The political essence of Fascism is the (one) Party Totalitarian State in which the individual is completely subordinated to the State, and (in theory at least) the State to the Party. After what we have stated above as to the causes of Fascism, it is hardly necessary for us to examine in detail this political structure, which is merely the expression in practice of Fascism’s reasons for existence. It is obvious that Fascism can only accomplish its ostensible dual role of protecting Capitalism from the Revolution, and the workers from Capitalism, if it includes both parties in a State against which neither has any rights, and over which Fascism – ‘The Party’ – is permanently all-powerful. As Fascism, in its own estimation embodies both sides of the class war, to exist permanently, Fascism must include, and, by including, suppress both. The ‘Total’ State is not an original creation of Fascism: to be sure, it is the oldest form of the State from the days of the Pharaohs onward. But without it, Fascism could not exist for the proverbial day. The class struggle in a society based on private property must either be decided by revolution from below, or be smothered from above by the State. Since Fascism is objectively counter-revolutionary, it can only adopt the latter method.
Whilst, however, Fascism is, objectively, the most distinctive counter-revolutionary movement of our age, yet in its own estimation, it is neither revolutionary nor counter-revolutionary – or rather it is both. The Fascist State is ‘the rejoicing third’ which both gaols Thälmann and exiles Thyssen,  which suppresses Labour in the interests of privately-owned capital – and privately-owned capital in its own interest – for the greater power and glory of Fascism. ‘Our Programme? It is to rule Italy.’ This inspired bon mot of Mussolini may be taken as the legitimate motto of the whole Fascist movement, North as well as South of the Alps. (It is this purely pragmatic and activist character that explains the complete contempt for anything abstract or theoretical which unvaryingly characterises all forms of Fascism. To be: not to reflect on its own insoluble contradictions! ‘In the beginning was the Act!’ (Faust)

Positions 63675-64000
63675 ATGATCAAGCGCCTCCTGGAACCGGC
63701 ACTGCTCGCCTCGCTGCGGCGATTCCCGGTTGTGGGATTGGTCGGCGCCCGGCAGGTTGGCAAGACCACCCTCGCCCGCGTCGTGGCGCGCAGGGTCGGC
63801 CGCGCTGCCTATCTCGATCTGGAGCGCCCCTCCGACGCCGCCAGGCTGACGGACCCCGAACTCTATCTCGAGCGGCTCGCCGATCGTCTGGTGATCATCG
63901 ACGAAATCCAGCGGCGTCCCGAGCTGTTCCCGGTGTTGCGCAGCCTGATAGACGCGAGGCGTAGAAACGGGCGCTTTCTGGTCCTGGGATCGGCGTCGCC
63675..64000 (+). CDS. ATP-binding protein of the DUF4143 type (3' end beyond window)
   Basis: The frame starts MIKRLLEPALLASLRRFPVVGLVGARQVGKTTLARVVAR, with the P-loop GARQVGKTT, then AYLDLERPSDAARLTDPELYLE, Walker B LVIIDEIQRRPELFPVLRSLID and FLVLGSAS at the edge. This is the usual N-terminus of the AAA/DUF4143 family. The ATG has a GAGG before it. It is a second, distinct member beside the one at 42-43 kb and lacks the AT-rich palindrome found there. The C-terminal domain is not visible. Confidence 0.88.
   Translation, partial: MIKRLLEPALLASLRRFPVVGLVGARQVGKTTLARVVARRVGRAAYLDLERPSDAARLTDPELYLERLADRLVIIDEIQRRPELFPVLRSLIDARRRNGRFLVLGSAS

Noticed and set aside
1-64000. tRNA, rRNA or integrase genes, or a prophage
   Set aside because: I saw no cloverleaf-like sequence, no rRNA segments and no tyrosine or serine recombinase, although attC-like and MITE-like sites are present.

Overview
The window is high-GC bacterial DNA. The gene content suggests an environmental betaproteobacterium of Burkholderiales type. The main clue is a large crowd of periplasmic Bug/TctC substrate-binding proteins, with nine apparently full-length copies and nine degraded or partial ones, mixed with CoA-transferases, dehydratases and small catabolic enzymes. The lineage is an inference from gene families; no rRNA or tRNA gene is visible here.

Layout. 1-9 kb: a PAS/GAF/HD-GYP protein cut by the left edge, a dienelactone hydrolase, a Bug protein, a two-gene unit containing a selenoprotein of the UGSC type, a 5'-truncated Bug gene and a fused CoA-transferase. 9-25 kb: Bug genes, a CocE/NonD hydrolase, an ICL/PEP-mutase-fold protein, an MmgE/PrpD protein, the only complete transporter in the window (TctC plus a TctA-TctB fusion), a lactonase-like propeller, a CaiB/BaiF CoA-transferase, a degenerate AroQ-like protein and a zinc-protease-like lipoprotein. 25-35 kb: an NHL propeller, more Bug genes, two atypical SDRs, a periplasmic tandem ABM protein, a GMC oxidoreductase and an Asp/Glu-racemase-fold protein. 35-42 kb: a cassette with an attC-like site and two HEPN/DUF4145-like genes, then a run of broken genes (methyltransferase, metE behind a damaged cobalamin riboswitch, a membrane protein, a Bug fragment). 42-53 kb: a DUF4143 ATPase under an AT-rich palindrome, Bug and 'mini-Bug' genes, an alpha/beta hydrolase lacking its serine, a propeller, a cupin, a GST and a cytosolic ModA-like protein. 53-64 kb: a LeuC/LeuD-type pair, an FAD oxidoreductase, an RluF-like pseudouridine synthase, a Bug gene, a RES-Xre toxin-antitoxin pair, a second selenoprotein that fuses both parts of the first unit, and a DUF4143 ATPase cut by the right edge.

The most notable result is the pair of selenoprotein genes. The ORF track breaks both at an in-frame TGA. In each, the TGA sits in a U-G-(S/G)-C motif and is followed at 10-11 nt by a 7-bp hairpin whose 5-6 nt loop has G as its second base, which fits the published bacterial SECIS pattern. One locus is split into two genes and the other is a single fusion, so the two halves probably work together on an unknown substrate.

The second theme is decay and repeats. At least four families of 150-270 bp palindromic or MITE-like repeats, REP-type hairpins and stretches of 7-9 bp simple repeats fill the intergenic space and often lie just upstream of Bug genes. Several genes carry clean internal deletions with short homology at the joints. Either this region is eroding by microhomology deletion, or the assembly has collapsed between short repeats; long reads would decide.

It is obvious that such a conception is entirely remote from the demagogic interpretations of Fascism which have hitherto passed muster to the almost complete exclusion of any scientific analysis. Fascism explains itself as the Revolution in its only practicable shape. But as our next paragraphs will demonstrate, Fascism does not abolish Capitalism – that regime of scarcity economics, of ‘poverty in the midst of plenty’ which now alone bars the forward movement of Humanity from unimagined heights. On the contrary, Fascism saves Capitalism, not only from the Revolution, but, equally effectively, from itself! That is, Fascism saves Capital from the now outmoded control of individual (unorganised) capitalists: it preserved capitalism in the only form in which it can survive in a society that clamours, above all for organisation. That is, State Capitalism. (See next subsection.)
If we cannot accept Fascism’s own account of its ‘revolutionary’ character, neither, equally, can we accept in toto the account given by the philosophers of the Left who explain Fascism simply and solely as the Dictatorship of Big Business operating under a demagogic cloak – we have in mind, particularly, the late Leon Trotsky, and such living writers as Rajani Palme Dutt and Daniel Guérin (see Dutt, Fascism, and Guérin, Fascism and Big Business).
It is, of course, quite true that this description holds broadly of the first phase of Fascism prior to its seizure of power. This preliminary building up of a mass party from very small beginnings into a mass party obviously required lavish expenditure of money. And where else but from Big Business could the requisite cash be obtained in a capitalist society? Certainly not from the Plebeian clientele of an incipient Fascist movement, impoverished peasants and ruined rentiers.
In its totality, however, the theory breaks down. It is always a mistake to judge any movement solely by its first phase. Who, for instance, could adequately judge Christianity as an historical phenomenon merely by reference to the New Testament? Fascism is no exception. It is almost self evident that a complete ‘Total’ Party State – the final stage of a Fascist society – is incompatible by its very nature with the rule of a single class. In a ‘total’ State it is the State that rules: the executive bureaucracy is all-powerful. That this is so in practice is demonstrated by the entire political and increasing economic subordination of Big Business to the State, particularly in Germany, the more thoroughly organised Fascist State. Already it seems quite clear that by the end of this war, if not sooner, the much trumpeted dictatorship of Big Business in Germany will have about as much significance as a dead cat. Already, the little finger of Hitler is thicker than the loins of Thyssen, his erstwhile ‘Mayor of the Palace’ according to the superficial estimate of Ernest Henri (see Hitler Over Europe).